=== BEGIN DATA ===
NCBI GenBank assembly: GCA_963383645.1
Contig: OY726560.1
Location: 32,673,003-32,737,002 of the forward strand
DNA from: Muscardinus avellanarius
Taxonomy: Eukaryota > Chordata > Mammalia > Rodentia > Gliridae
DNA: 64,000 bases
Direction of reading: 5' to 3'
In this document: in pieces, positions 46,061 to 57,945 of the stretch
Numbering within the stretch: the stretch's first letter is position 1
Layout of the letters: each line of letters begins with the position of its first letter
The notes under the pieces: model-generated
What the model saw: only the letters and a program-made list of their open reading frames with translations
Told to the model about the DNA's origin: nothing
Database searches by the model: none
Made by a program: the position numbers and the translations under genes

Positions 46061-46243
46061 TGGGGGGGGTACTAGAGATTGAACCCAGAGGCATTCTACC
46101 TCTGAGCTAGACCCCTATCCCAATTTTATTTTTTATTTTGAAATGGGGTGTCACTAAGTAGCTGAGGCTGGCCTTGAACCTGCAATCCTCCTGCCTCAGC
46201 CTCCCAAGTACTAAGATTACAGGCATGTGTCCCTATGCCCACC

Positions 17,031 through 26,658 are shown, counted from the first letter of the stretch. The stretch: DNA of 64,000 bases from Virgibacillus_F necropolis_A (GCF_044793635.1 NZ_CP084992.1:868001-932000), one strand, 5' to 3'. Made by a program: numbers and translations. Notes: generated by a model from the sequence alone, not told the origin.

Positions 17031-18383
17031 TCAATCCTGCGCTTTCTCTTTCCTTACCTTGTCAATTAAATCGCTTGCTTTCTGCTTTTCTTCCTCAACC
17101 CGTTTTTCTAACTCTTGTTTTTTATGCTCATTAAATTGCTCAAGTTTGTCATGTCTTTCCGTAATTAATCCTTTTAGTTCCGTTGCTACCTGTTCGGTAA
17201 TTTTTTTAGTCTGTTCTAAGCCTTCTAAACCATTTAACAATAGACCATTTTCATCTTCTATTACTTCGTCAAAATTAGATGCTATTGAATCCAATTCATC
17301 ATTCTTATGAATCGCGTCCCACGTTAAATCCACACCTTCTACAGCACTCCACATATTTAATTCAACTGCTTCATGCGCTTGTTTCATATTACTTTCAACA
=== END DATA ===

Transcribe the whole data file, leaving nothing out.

NCBI GenBank assembly: GCA_963383645.1
Contig: OY726560.1
Location: 32,673,003-32,737,002 of the forward strand
DNA from: Muscardinus avellanarius
Taxonomy: Eukaryota > Chordata > Mammalia > Rodentia > Gliridae
DNA: 64,000 bases
Direction of reading: 5' to 3'
In this document: in pieces, positions 46,061 to 57,945 of the stretch
Numbering within the stretch: the stretch's first letter is position 1
Layout of the letters: each line of letters begins with the position of its first letter
The notes under the pieces: model-generated
What the model saw: only the letters and a program-made list of their open reading frames with translations
Told to the model about the DNA's origin: nothing
Database searches by the model: none
Made by a program: the position numbers and the translations under genes

Positions 46061-46243
46061 TGGGGGGGGTACTAGAGATTGAACCCAGAGGCATTCTACC
46101 TCTGAGCTAGACCCCTATCCCAATTTTATTTTTTATTTTGAAATGGGGTGTCACTAAGTAGCTGAGGCTGGCCTTGAACCTGCAATCCTCCTGCCTCAGC
46201 CTCCCAAGTACTAAGATTACAGGCATGTGTCCCTATGCCCACC

Positions 17,031 through 26,658 are shown, counted from the first letter of the stretch. The stretch: DNA of 64,000 bases from Virgibacillus_F necropolis_A (GCF_044793635.1 NZ_CP084992.1:868001-932000), one strand, 5' to 3'. Made by a program: numbers and translations. Notes: generated by a model from the sequence alone, not told the origin.

Positions 17031-18383
17031 TCAATCCTGCGCTTTCTCTTTCCTTACCTTGTCAATTAAATCGCTTGCTTTCTGCTTTTCTTCCTCAACC
17101 CGTTTTTCTAACTCTTGTTTTTTATGCTCATTAAATTGCTCAAGTTTGTCATGTCTTTCCGTAATTAATCCTTTTAGTTCCGTTGCTACCTGTTCGGTAA
17201 TTTTTTTAGTCTGTTCTAAGCCTTCTAAACCATTTAACAATAGACCATTTTCATCTTCTATTACTTCGTCAAAATTAGATGCTATTGAATCCAATTCATC
17301 ATTCTTATGAATCGCGTCCCACGTTAAATCCACACCTTCTACAGCACTCCACATATTTAATTCAACTGCTTCATGCGCTTGTTTCATATTACTTTCAACA